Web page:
First was to cut it and tie it into sheaves. I tried using a scythe for reaping (God harvesting the souls of His people); but it ended up leaving the wheat on the ground in somewhat of a chaotic fashion (which could just have been a lack of technique); and we found that having all of the heads together in one place is better for the threshing process; and so Sue used a sickle, which worked well. We tied them using weeds or twine. The whole time out there are got “Bringing in the Sheaves” stuck in my head:

Tying the 2012 Wheat into Sheaves

And then stacked them into stooks to dry (God gathering His saints together):

Gathering the 2012 Wheat Sheaves into Stooks

Once ready, it was time to begin the threshing process (God breaking down the carnal, selfish man of His chosen with trials and chastisements). We laid out a tarp, and borrowed some flails from one of the folks here. He attached some chains on the end of closet dowels — we thought the loose, heavier chains might do well with the flailing:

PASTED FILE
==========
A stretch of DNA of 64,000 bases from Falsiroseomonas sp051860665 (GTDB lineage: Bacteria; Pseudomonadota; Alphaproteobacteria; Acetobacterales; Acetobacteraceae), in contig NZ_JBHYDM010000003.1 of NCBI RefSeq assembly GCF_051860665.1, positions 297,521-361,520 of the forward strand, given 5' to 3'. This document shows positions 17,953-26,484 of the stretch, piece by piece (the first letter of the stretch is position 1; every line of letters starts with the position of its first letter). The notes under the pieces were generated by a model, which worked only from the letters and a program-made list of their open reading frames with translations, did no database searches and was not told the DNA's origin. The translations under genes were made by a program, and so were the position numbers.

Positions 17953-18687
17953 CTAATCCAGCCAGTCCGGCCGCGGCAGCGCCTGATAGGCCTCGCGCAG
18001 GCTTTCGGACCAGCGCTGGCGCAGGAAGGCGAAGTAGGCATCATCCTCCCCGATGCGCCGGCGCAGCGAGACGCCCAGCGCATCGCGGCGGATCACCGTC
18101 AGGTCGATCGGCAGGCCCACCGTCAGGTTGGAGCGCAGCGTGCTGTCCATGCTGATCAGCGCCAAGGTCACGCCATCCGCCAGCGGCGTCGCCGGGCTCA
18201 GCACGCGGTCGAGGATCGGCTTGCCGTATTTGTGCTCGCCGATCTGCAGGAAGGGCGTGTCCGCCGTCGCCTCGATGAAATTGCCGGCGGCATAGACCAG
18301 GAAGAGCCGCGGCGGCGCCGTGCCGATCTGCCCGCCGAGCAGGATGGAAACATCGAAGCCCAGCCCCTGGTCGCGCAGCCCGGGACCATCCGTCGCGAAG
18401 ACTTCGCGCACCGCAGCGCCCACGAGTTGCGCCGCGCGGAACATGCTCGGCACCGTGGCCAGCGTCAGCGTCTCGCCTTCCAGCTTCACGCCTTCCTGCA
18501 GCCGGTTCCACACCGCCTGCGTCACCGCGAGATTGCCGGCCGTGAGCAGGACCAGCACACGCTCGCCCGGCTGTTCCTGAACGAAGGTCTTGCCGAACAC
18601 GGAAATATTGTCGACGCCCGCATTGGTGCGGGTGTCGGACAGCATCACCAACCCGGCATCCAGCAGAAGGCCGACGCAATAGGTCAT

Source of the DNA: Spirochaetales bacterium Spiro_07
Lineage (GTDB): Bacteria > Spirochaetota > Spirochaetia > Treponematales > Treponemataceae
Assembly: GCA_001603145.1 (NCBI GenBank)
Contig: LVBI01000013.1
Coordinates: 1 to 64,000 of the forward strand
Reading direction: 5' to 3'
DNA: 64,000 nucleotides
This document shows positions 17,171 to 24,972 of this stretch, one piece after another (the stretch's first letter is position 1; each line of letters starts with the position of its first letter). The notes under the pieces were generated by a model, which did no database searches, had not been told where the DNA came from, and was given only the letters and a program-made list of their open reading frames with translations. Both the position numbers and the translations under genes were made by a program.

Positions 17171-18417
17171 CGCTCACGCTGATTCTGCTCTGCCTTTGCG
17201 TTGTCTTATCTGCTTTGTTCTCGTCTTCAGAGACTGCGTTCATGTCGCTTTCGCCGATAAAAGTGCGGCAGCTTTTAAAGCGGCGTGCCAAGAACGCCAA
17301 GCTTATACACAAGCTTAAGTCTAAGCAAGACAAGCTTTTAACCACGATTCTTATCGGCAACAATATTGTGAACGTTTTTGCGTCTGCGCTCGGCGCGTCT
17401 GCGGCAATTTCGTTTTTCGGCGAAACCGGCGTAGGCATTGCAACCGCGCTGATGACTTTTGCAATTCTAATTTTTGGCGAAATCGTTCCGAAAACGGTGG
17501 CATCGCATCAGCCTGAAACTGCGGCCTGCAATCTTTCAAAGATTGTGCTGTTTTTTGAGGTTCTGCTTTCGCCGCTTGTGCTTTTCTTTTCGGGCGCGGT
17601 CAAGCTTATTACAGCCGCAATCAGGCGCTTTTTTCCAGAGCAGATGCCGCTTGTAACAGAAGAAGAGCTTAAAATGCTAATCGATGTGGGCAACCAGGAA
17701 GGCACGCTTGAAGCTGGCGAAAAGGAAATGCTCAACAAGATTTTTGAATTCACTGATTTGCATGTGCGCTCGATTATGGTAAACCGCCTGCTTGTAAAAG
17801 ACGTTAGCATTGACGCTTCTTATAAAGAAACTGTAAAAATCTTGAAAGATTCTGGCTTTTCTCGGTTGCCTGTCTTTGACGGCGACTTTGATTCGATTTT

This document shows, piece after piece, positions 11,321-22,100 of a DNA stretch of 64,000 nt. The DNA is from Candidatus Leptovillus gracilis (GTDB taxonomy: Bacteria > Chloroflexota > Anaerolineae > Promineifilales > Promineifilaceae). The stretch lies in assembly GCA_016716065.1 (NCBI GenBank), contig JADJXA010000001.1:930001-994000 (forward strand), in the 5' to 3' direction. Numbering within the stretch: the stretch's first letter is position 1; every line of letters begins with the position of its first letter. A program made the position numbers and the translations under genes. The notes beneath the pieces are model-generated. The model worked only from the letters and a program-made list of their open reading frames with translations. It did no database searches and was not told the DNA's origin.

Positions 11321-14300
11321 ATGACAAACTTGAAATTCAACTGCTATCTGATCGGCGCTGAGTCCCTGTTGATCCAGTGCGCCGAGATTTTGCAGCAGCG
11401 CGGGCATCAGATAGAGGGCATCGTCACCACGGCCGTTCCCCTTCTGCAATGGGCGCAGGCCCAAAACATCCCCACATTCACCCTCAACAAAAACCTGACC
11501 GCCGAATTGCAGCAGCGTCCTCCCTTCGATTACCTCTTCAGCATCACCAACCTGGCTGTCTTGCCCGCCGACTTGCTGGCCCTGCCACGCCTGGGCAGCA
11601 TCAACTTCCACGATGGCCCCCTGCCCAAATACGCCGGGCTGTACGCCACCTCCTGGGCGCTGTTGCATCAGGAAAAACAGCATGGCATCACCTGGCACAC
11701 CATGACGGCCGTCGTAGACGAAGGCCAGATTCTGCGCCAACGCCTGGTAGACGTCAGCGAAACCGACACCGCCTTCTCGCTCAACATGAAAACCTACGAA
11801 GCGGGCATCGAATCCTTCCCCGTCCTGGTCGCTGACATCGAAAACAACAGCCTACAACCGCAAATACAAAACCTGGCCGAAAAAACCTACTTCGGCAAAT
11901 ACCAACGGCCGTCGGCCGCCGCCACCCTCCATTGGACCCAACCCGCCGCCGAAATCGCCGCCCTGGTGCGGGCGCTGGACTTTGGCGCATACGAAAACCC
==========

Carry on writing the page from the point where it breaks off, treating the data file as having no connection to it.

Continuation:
Preparing to Flail the 2012 Wheat Crop

And here is Sue and myself flailing away. It’s something of a violent process (sometimes God needs to be a little “violent” in the breaking down of our pride):

Flailing the 2012 Wheat Crop
More Flailing the 2012 Wheat Crop

And then it was time to winnow the wheat, separating the chaff from the wheat berries (God further refining the souls of His children). We used a garbage can lid, which didn’t work too badly:

Winnowing the 2012 Wheat Crop

After several hours of work, here is the finished product — the mostly cleaned wheat berries (God’s gathered in, sanctified people):

Hand Harvested 2012 Wheat Berries

We were thankful to be able to go through the process of hand-harvesting and processing the wheat.

It happened though that a fellow from town we know had an old grain combine that he wanted us to have to use, if we wanted, and he had a backup one for spare parts. After the Bunkers got done using it, and graciously going through all of the headaches and replacing of parts needed to finish their fields, it was our turn to use.